A Brief History
On May 16, 1770, the 14 year old Maria Antonia Josepha Johanna of the House Habsburg-Lorraine married Louis-Auguste, Dauphin (heir to the throne) of France, House of Bourbon. During her short (23 years) life to follow, Queen Marie Antoinette, as she became when Louis became King Louis XVI of France, came to symbolize the callous indifference to the plight of peasants.
At first fairly popular, the royal couple became objects of envy and scorn as financial problems hit France and the monarchs spent money like it really was theirs. Marie became known derisively as L’Autrichienne, or The Austrian Bitch. The masses thought she was throwing away their tax money on a lavish lifestyle (she was) and was secretly loyal to the Austrian Empire instead of France (not likely).
When the public outrage finally exploded into the French Revolution, Marie and Louis were taken prisoner and held at Temple Prison in 1792. Louis was led to Madame Guillotine and executed, and 8 months later, on October 16, 1793 Marie Antoinette was decapitated on the guillotine after being convicted of treason.
After the marriage ceremony, the bad omens started right away. Failing to consummate the marriage on the wedding night was considered bad form, and the couple had clearly married for political purposes, the wedding arranged by relatives before the 14 year old bride and 15 year old groom had ever met. Their marriage was not a romantic one, and they seldom slept together. Each basically did their own thing, and for Marie that was largely spending money and gambling.
Marie was Austrian and born in the royal palace in Vienna. Her immediate predecessor as Queen of France was Maria Leszczynska, a Polish princess. Louis was the second cousin once removed of Marie.
After a childless first 7 years of marriage during which rumors of Marie’s infidelities and Louis’ impotence breezed through French society, Marie finally gave birth, and went on to have a total of 4 children. With the birth of the first child, the tabloids of the day were filled with rumors about the paternity, although Louis never questioned it. (The scandalous rumors, lies, and half-truths in the tabloids then was as bad as now, maybe worse.)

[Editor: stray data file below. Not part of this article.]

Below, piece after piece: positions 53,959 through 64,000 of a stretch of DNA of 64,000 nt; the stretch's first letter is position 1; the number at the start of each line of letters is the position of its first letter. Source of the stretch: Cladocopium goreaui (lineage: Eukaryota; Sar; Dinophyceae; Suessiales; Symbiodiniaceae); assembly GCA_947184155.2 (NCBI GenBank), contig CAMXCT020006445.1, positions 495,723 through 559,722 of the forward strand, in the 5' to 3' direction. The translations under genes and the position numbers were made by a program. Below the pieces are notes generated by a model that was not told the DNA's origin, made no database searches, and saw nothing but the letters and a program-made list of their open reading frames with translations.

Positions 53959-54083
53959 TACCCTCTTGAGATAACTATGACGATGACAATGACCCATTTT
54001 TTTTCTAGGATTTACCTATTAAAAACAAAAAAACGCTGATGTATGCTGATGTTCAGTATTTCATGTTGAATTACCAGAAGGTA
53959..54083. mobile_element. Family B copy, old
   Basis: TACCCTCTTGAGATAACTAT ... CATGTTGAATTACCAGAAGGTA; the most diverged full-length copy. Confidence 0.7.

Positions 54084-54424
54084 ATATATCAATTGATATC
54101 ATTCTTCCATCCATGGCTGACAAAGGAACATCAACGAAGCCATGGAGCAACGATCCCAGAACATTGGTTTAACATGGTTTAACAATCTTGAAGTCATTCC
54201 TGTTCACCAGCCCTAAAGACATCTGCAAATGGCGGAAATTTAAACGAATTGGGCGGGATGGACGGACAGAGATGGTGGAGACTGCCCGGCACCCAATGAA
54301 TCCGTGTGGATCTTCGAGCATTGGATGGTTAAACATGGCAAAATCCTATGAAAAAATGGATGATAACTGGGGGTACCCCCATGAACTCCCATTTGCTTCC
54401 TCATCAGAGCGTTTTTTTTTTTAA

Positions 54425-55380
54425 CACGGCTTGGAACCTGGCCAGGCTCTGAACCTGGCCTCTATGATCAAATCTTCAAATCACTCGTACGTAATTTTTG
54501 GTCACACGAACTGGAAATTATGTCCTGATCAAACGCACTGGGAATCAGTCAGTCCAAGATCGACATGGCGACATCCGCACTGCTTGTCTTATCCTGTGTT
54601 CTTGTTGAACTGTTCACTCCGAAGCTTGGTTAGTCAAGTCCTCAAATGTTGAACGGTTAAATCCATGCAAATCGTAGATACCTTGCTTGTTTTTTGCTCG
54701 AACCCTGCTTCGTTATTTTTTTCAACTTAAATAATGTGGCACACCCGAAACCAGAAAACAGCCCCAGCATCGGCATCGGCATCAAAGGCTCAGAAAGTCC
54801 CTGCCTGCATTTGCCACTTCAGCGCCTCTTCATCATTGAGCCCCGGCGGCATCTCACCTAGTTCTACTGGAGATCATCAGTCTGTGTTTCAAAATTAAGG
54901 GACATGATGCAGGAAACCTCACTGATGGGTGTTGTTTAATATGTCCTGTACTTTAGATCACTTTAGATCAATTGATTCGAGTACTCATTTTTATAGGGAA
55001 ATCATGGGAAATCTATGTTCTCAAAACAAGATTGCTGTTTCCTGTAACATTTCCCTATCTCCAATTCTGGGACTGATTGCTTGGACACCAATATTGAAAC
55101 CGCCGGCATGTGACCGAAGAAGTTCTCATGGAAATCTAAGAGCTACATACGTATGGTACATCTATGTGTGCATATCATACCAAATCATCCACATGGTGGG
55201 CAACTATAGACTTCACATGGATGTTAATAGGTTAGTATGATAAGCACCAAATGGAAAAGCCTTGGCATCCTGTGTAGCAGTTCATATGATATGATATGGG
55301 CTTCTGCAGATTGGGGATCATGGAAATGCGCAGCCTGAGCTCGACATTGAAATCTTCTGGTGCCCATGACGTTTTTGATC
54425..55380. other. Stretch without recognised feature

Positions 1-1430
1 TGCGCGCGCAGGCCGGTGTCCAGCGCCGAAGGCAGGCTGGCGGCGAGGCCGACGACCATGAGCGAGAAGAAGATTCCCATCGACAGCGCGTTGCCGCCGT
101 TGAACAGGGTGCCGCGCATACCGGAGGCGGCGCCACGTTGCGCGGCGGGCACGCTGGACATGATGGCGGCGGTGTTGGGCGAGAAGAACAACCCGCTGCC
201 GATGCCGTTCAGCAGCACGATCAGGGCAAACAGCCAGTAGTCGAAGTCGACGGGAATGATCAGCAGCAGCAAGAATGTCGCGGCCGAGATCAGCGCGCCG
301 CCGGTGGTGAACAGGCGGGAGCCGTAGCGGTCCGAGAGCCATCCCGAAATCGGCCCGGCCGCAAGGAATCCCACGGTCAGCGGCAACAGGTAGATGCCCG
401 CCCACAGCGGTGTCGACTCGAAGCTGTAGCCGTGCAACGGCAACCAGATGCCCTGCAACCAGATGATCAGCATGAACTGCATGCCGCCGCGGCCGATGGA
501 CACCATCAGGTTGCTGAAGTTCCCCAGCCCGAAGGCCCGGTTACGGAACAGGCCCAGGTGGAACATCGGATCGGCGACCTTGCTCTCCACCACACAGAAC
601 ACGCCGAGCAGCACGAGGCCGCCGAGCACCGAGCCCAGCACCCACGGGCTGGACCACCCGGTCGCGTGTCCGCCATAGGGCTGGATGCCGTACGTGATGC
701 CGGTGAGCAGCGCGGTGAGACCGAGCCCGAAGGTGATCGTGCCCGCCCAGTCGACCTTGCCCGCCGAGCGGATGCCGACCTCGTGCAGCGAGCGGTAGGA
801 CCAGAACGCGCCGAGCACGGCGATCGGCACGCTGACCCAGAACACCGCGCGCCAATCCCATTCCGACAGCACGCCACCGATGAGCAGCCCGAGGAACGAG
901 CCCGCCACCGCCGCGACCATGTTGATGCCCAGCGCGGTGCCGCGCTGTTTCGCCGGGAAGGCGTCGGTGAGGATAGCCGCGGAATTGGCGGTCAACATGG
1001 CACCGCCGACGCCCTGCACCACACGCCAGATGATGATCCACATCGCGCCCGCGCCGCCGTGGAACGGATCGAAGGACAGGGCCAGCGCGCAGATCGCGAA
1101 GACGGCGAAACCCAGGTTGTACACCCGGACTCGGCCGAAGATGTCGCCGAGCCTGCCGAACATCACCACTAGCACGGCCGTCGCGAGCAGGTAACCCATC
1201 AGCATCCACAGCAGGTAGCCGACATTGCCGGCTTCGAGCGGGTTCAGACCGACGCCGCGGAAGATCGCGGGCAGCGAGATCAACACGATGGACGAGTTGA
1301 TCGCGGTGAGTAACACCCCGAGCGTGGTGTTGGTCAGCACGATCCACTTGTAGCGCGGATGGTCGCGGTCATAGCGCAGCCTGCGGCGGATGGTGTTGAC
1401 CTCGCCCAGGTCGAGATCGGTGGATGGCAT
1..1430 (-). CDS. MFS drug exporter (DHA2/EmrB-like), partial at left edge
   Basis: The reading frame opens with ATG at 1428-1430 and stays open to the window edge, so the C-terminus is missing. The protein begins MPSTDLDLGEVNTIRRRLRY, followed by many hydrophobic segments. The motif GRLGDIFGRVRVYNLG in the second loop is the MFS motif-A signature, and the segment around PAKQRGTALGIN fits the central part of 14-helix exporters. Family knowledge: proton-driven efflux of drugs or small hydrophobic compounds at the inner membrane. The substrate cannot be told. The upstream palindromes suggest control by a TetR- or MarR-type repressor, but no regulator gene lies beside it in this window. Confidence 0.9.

In 1785 and 1786 a scandal erupted over a diamond necklace that Louis’s father (King Louis XV) had commissioned for his mistress. When the elder Louis died, the jewelers were left with no customer for the fabulously expensive necklace. Marie refused Louis’ offer to buy it for her and when con artists attempted to buy the necklace through trickery and forgery implicating Marie, the public was outraged even more than they already were becoming by that point. Marie was cleared of any wrongdoing, but the affair left a shadow on her honor. By this time known as Madame Deficit the people finally revolted in 1789, deposing the monarchy in 1792.
At her trial, Marie was accused of outrageous acts, sending French tax money to Austria, holding orgies, having sex with her son, plotting to kill other officials, declaring her son king (she did not), and even of massacring the Swiss Guard (royal bodyguards for her own family) which had been killed by a mob intent on capturing the royal couple. Her last words were to her executioner, “Pardon me sir, I meant not to do it.” when she accidentally stepped on his foot.
Numerous books, movies and all manner of cultural references have been made to Marie Antoinette, who has come to symbolize the beautiful but spendthrift Queen detached from her subjects that were mere ants on an anthill to her. In reality, once she was promised to Louis, she never really had any chance for success and was doomed. Question for students (and subscribers): Do you think any country should still have a monarchy? Let us know in the comments section below this article.
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For more information, please see…
Bashor, Will. Marie Antoinette’s Head: The Royal Hairdresser, The Queen, And The Revolution. Lyons Press, 2013.
Fraser, Antonia. Marie Antoinette: The Journey. Anchor, 2002.